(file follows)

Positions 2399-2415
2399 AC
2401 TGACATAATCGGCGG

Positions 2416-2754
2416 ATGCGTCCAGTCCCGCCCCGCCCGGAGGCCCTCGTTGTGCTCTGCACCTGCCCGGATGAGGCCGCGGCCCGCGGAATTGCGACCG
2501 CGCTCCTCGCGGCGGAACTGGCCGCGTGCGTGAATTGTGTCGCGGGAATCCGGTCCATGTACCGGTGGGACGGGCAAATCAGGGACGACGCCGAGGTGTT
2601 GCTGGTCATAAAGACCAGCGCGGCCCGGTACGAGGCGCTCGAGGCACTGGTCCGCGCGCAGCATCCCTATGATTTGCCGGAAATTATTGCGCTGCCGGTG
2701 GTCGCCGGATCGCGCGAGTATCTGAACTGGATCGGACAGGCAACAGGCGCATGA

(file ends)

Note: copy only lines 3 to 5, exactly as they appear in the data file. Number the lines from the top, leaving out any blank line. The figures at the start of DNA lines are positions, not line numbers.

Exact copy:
2401 TGACATAATCGGCGG

Positions 2416-2754
2416 ATGCGTCCAGTCCCGCCCCGCCCGGAGGCCCTCGTTGTGCTCTGCACCTGCCCGGATGAGGCCGCGGCCCGCGGAATTGCGACCG